Building on the progress in fighting poverty
Erik Solheim is Executive Director UN Environment. Previously, he was chair of the OECD’s Development Assistance Committee. He has served as international development minister and environment minister of Norway.
How far have we come in the fight against poverty?
It is important to recall how much progress has actually been made. The absolute number of people living in poverty increased every year until 1990, even if the relative share started to decrease after the industrial revolution. Since 1990 global poverty has been cut in half. Consider, for example, the improvements in global health. 2015 was the first year without any polio cases in Africa and we are close to eradicating polio from the planet. Malaria death rates in children have fallen 65% since 2000. In fact, it is a challenge to get people to understand the progress we have made. Many still believe it’s going the other way with more poor people and worse education and health.
What are the main factors behind this progress?
Better policies are a major factor. After the end of the Cold War period, on the whole, fewer have suffered due to armed conflicts than before and many countries adopted more pragmatic policies that served people better. We moved past the big clash between communism and extreme market liberalism. Almost all countries recognise the market and the importance of private investment. The debate about private investment was not won by theorists but by policy-makers in China, South Korea, Singapore and other places which opened their markets to investors and realised enormous economic progress. The average South Korean is more than 300 times richer now than in the 1950s.
Scientific progress in fighting diseases and technological innovation in areas like information technology have also been very important. Even the poorest people almost all now have access to mobile phones and an increasing share of global population gain access to the internet. There has also been an education revolution. The countries that have made the most progress have acted massively on education.
What do you see as the priorities now?
Better policies, private investment and the markets are the most important factors. What we need is more of these things that have proven to work; and this needs to be done even better in more countries. We need to support good political leadership and avoid conflicts to make private investment possible. There is too little investment in Africa outside of oil, gas, gold and minerals. Africa needs a dramatic commitment to industrialisation that can only come through private investments in production of goods. We see countries like Ethiopia, Rwanda and Senegal that are starting to get a textile production for the world market, taking up these opportunities as salaries in China increase. This is the kind of thing that needs to be built on.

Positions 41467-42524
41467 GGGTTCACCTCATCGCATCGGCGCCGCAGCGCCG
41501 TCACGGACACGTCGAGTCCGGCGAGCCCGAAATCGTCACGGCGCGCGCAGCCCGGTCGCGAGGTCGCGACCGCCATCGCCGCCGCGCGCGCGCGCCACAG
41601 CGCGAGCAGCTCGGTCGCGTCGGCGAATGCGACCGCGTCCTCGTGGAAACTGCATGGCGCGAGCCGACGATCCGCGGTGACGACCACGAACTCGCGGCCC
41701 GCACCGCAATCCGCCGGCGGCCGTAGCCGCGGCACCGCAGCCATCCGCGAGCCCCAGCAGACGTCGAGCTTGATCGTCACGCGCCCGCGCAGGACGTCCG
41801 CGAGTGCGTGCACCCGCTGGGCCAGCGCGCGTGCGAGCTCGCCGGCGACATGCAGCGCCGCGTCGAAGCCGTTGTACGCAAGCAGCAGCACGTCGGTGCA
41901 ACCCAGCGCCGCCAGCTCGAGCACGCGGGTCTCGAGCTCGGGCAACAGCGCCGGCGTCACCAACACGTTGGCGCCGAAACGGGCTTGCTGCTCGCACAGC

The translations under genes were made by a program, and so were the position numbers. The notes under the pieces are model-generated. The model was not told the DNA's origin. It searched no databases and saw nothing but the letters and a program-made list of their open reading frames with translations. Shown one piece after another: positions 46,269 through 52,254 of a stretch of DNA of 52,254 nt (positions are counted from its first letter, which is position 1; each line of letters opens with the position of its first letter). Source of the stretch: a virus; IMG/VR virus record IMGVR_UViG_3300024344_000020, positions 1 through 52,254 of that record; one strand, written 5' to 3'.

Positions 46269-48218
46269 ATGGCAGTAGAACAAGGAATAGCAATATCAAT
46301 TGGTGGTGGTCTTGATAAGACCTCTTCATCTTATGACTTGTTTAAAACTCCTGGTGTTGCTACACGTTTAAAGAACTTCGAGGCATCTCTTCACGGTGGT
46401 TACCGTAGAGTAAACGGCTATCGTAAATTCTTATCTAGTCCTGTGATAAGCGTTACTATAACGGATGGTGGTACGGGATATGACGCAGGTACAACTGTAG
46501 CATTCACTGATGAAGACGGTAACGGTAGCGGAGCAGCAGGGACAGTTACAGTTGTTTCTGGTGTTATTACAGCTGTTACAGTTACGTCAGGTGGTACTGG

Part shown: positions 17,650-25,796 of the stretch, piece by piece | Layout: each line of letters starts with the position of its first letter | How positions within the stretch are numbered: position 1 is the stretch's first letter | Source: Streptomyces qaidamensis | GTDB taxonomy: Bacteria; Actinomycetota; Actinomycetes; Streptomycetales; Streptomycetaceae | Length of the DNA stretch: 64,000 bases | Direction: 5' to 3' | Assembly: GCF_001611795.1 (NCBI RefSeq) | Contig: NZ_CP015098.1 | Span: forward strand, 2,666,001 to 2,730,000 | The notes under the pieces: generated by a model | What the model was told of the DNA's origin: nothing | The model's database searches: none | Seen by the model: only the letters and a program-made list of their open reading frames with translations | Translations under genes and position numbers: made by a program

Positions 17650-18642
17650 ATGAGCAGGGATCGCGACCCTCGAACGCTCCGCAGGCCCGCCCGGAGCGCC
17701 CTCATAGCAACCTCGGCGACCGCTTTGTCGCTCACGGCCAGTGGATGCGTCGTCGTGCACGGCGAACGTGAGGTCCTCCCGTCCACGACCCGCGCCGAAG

What should we expect of private investors?
The most important thing private businesses do is to run their core business well so they can create jobs and grow. They have to be responsible and pay taxes so authorities can improve health, education, etc. This will also benefit their employees and the business. Job creation is desperately needed. One million young people will enter the labour market each month in both Africa
and in South Asia and the majority of jobs will have to come from private sector. This means a lot of investment is needed. A lot of the opportunities will be in manufacturing, in agriculture, and in service sectors like tourism funds so they can be invested again and again. More aid is being channelled through the DFIs. OECD’s Development Assistance Committee has also been asked by our member countries to change the regulations on aid so that it becomes easier to use these institutions.
Better policies, private investment and the markets are the most important factors. What we need is more of these things that have proven to work.
What are the implications then for DFIs?
DFIs are becoming increasingly important. Policy-makers in donor countries are recognising the role of private investments and want to emphasise policies that promote growth. So we are seeing a focus on mechanisms that can help catalyse more private investment and where successful projects return the
What are the challenges that DFIs must address now?
The DFIs need to find ways to go to scale. Many projects are managed well but are quite small. We also need institutions to come together for more substantial investments. The critical thing is to bring in private investors alongside the development finance. The DFIs can go into markets where private investors are not already going on their own and they can maintain high standards in terms of environment and working conditions.
Too many in the public sector talk about the private sector rather than with the private sector. DFIs may act as an important link between the private sector and policy-makers. They are in a better position to have a genuine dialogue with private investors – including banks, insurance companies, pension funds – about the barriers facing their investment in poor countries. It is also important to stand against the pressure from the media and organisations if anything goes wrong. A serious company would not exit the U.S. or Europe if they have a failed project but that may be the case with Africa or India. Both companies and politicians are afraid to discuss these difficult challenges in public. The DFIs can definitely help by talking more about their experiences and track-record in difficult markets.